Amazon.com, Inc. unveiled a high-definition (HD) 7-inch version of Kindle Fire that will be available from November-end. The latest model will directly compete against Apple Inc.’s iPad, which is presently the dominant player in the tablet segment.
Amazon is waging a price war as it has also reduced the price of the entry-level model of Kindle Fire from $199.0 to $159.0. Now, Amazon has taken the competition a notch higher by launching the high-definition (HD) version of Kindle Fire, which is attractively priced at between $199.0 and $599.0. The HD version is 4G enabled and supports 32GB memory.
The new model will have the X-Ray feature, which will provide useful insight about books or movies to the viewers. Another feature is an on-screen tap, which will provide details about the movie to viewers. It also includes an upgraded version of Immersion Reading that will allow the user to hear narration by a popular actor while reading a book.
In addition, Amazon’s new data package offering makes the deal more attractive. Users have to spend just $49.99 annually compared to iPad’s $180.0 per year.
Amazon is the leading Internet retailer and its tablet strategy is centered on ensuring that revenue from its digital goods continues to grow strongly. Amazon’s tablets are therefore designed to offer every convenience for the consumption of movies, ebooks and songs. The first version was simply an improvement over its ereader, but subsequent versions may be expected to get better and better to encourage users to get into the Amazon eco-system.
Amazon clearly has its work cut out, since all the PC makers are racing to get into the market. The tablet market is going to see another new entrant in the form of Microsoft’s Surface.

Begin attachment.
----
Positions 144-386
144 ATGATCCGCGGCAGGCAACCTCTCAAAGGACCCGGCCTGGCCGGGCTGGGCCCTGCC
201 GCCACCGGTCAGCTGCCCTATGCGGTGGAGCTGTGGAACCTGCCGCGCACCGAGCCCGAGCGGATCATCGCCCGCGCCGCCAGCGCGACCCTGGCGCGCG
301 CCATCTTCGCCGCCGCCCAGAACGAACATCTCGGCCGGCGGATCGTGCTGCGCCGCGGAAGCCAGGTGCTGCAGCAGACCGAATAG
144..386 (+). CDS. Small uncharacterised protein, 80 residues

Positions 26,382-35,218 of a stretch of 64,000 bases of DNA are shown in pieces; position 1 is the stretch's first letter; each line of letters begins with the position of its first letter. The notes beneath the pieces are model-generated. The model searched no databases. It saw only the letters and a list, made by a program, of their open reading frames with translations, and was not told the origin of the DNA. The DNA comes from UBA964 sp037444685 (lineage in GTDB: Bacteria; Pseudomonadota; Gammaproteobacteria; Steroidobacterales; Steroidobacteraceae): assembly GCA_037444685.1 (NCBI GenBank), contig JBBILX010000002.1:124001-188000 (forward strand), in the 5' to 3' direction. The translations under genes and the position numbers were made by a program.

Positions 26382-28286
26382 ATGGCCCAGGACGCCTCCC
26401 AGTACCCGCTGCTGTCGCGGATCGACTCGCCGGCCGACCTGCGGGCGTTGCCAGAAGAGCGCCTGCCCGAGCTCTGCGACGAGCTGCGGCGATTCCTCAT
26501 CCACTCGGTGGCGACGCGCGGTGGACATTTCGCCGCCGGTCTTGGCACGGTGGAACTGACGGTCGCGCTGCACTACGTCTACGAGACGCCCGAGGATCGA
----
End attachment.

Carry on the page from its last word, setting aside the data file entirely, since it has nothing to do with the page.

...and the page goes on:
According to the research firm IHS iSuppli, Apple shipped 17 million iPads and captured 70.0% market share worldwide, while Kindle Fire shipped 1.03 million units for a 4.2% market share in the second quarter of 2012. Both players will see tougher competition from new players.
However, Apple’s dominant position is unlikely to be affected just yet because the user experience and ingenuity of iPads is still unmatched by other tablets in the market. Further, the smaller iPads, if introduced, may give the 7-inch tablets a run for their money.
Amazon’s second quarter results were more or less within expectations. Reported revenue of $12.83 billion was down 2.7% sequentially and up 29.5% from the year-ago quarter. This was better than the guidance for the quarter of $11.9-13.3 billion (down 4.4% sequentially, or up 27.1% year over year at the mid-point) and in-line with consensus expectations. Year-over-year revenue growth was 32%, excluding an unfavorable currency impact.
Currently, Amazon has a Zacks #3 Rank, which implies a Hold rating in the near term.